Boris Pintar’s Family Parables is not light reading. Don’t take it with you to the beach or on the airplane. The stories, most of them dark and sinister, need your full, undivided attention. And even then, you may find yourself asking: what just happened?
It’s not that Pintar’s prose is difficult to read. Translated from the Slovene, Pintar’s writing flows easily. Occasional allusions to Slovenian figures and legends are glossed in the back of the book by the translator. Yet Pintar seems to enjoy being mysterious, keeping the reader wondering (does he really mean what I think he means?). He also makes use of sudden, shocking statements that jolt the reader awake. For instance, here’s a passage from the story, “An Open Society,” in which the narrator describes the memorial service for his deceased mother:
At least she’s no longer suffering. She’s in a better place. To everything there is a season. . . Thus the survivors cheer up those who have come to cheer them up, and try to create the feeling of a birth taking place. The heavenly birth of our mother. We sold her brain to science; in this way Mother lives on.
“We sold her brain to science” is like a slap in the face, especially in the context of the story (his mother is described as a woman entirely subservient to her husband, without any opinions or life of her own – not someone who had any interest in science, or whose brain would merit great scrutiny).
Most of the stories feature homosexuality; often characters view homosexuality as something that can be “corrected” or “cured.” One odd recurrent theme is that of women scientists trying to manipulate the sexuality of homosexual men through scientific methods. In the novella “Family Parables,” Magda falls for Adam, a homosexual man “who was later heterosexualized through a demanding course of therapy” by her psychologist sister Ana. Magda and Adam marry and have children, though Adam continues to have homosexual affairs. The cold and manipulative Ana (who is extremely similar to the main character in an earlier story, “The Symposium”) persuades Magda to let her “take charge of the children’s sexual development.”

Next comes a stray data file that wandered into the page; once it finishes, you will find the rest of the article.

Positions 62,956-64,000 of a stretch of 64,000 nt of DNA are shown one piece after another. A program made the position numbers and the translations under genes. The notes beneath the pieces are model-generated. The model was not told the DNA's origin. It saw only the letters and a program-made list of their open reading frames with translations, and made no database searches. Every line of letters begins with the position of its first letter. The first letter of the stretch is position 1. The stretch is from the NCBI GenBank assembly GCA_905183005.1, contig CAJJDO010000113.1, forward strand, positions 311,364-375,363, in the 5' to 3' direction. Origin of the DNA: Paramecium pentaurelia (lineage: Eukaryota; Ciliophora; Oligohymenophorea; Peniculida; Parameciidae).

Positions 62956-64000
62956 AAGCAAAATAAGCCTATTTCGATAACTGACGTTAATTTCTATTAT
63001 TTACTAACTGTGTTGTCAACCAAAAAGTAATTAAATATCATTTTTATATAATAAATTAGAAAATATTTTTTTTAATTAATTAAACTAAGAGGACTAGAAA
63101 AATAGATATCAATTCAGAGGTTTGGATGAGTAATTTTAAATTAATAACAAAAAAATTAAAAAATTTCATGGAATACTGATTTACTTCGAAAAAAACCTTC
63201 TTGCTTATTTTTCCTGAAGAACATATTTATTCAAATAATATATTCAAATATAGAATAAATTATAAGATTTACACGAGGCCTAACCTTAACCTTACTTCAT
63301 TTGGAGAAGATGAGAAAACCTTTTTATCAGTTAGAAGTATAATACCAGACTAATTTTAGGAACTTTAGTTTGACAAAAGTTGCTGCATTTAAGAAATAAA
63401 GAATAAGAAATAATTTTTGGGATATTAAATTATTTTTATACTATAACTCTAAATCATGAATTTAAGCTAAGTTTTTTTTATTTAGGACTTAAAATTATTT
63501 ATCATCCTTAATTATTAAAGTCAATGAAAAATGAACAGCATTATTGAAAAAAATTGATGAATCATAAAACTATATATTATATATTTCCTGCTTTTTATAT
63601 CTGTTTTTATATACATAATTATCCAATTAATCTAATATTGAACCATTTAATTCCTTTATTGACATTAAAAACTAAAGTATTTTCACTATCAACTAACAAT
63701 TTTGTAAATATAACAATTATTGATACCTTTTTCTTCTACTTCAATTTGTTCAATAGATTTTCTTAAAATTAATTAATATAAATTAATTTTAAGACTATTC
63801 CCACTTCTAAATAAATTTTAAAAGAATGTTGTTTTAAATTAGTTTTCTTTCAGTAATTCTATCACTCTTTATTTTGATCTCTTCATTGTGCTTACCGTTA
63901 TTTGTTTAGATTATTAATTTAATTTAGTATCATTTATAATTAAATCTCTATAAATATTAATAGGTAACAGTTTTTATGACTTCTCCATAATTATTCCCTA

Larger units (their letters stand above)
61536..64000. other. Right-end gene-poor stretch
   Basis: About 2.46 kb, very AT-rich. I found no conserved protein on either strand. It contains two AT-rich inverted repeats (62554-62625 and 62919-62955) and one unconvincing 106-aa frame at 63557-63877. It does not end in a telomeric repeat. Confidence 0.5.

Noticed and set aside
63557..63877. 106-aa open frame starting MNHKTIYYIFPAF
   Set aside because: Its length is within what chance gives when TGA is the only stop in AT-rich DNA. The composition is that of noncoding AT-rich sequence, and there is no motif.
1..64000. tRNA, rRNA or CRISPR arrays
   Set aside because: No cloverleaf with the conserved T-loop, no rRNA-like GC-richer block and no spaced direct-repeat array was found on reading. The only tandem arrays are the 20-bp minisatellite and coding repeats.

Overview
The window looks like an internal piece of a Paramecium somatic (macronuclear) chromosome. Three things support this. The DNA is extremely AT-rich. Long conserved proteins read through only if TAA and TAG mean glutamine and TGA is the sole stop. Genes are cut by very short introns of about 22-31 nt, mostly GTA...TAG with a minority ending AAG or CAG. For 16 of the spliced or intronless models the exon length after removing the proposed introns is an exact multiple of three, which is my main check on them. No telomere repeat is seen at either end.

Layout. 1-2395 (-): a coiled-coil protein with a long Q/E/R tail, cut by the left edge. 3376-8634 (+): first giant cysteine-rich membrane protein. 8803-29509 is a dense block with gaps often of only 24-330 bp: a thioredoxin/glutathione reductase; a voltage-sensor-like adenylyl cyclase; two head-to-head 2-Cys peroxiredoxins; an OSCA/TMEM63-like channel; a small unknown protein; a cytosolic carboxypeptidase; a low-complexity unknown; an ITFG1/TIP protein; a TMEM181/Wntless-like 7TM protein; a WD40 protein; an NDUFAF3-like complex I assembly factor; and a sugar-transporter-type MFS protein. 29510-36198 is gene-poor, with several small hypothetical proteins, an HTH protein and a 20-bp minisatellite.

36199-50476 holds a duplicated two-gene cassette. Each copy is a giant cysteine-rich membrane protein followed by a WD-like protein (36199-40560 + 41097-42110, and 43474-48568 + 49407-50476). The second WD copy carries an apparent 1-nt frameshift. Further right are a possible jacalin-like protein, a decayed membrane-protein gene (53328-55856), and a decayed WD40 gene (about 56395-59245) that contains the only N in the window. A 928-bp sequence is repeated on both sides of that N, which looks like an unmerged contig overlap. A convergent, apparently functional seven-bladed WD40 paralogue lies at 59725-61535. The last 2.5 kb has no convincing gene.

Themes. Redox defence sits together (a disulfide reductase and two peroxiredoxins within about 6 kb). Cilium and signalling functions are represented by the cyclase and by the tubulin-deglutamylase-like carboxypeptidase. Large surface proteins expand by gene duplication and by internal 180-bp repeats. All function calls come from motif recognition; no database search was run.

Ana somehow directs Adam’s sex life as well, monitoring and manipulating his every move. Pintar is vague as to how she accomplishes this, and what exactly she is doing; there are also references to “operations” performed on Madga’s son Sebastijan, after his leg is broken in an accident, but we get the feeling these operations have little to do with correcting his leg. Ana is concerned that Sebastijan may become homosexual as well, which of course, must be “corrected.” Pintar gives us Ana’s philosophy: “In children, the treatment must start before the disease develops if one is to avoid any seasonal outbreaks later.”
As you can probably surmise from these descriptions, Pintar’s tales are about as far from heartwarming as you can get. They’re chilling, perverse, and sometimes downright unpleasant (don’t read the story “Blossoms of Autumn” too soon after a meal). But they’re also fascinating, unpredictable, and thought provoking. When you get through reading Family Parables, you won’t say, “That reminded me of . . .” Pintar is definitely one of a kind.